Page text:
The application of Health Technology Assessment in India – a visit to West Bengal

Miqdad Asaria Dec. 19, 2017

I was fortunate enough to visit Kolkata in November 2017 to discuss the application of Health Technology Assessment (HTA) with academics from Calcutta University, the Institute for Development Studies Kolkata, Calcutta School of Tropical Medicine, the National Sample Survey Organisation and the Institute of Public Health in Kalyani.

Whilst in town I was invited to give seminars at the Department of Economics at the University of Calcutta and the Institute of Development Studies Kolkata. I was also inducted into the vibrant academic community that frequents the historical ‘College Street Coffee House’ where I spent many happy hours being schooled in the finer details of the Indian health system.

Out of pocket spending on healthcare in India is pervasive and can be impoverishing for those most vulnerable. For HTA to contribute towards achieving Universal Health Coverage in India it must embrace the goals of reducing out of pocket expenditure and tackling health inequality, as well as improving population health overall. For this to happen HTA will need to find a role in mediating the complex interactions between the various healthcare financing schemes and the heterogeneous array of healthcare providers in the country. This will require HTA to be embraced by policy makers at both central and state government levels; and given the teeth to make binding recommendations to shape these interactions.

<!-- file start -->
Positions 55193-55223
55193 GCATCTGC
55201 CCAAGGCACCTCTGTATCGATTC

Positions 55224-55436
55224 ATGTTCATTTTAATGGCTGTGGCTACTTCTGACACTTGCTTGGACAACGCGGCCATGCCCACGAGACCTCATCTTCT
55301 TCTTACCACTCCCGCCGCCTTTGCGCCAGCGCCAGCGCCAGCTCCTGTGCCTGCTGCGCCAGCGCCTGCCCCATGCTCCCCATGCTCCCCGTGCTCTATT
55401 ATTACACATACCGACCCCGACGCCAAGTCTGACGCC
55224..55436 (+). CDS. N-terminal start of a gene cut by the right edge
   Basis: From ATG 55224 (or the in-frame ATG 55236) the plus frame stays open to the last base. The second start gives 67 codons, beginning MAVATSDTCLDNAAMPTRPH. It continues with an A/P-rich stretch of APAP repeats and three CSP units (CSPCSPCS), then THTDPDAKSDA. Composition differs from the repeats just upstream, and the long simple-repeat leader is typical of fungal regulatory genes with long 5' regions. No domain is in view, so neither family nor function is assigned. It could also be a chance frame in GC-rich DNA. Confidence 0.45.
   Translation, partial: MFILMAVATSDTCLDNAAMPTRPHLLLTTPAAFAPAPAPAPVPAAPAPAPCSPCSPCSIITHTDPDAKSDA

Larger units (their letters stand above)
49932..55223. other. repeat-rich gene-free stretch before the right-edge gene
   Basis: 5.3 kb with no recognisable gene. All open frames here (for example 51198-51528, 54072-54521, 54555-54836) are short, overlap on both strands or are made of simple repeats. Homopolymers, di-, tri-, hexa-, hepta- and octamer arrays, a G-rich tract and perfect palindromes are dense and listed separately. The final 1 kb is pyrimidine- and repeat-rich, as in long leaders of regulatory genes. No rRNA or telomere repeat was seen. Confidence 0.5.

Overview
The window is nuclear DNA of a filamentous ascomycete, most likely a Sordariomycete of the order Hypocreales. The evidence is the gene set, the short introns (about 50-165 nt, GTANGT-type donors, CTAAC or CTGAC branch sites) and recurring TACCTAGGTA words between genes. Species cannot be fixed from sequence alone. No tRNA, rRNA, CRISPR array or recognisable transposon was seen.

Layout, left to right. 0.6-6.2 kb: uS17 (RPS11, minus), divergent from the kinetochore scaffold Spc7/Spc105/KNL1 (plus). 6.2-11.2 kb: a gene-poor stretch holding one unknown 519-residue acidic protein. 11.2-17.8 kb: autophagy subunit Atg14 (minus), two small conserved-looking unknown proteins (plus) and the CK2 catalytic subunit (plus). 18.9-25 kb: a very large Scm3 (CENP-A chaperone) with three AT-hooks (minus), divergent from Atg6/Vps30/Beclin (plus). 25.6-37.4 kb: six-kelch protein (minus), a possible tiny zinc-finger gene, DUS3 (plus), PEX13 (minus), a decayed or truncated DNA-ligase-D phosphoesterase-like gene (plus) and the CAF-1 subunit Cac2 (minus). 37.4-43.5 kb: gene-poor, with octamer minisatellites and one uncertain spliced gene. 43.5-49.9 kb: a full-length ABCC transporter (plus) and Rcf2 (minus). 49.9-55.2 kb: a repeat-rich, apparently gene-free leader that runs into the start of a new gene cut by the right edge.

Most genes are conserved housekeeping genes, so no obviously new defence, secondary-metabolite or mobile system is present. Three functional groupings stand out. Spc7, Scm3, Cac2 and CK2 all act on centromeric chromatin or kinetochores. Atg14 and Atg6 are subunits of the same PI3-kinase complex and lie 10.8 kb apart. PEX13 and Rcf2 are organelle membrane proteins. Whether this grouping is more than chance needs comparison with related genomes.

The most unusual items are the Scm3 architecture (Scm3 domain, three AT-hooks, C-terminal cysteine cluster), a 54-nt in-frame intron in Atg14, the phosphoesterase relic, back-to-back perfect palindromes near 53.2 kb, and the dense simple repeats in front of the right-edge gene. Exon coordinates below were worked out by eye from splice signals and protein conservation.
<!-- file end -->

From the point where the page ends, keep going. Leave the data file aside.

A further challenge of applying HTA in India is that at present there appears to be limited capacity for analysts to undertake health technology assessments; and for policy makers to interpret these assessments. These areas could be developed with the introduction of training courses at strategic institutions across the country.

I would like to extend a special thanks to Sumit Mazumdar, Papiya Mazumdar, Santanu Tripathi, Arijita Dutta, Achin Chakraborty, Onkar Prosad Ghosh and seminar participants from the Department of Economics at the University of Calcutta and the Institute for Development Studies Kolkata for their intriguing questions, insightful comments and generous hospitality.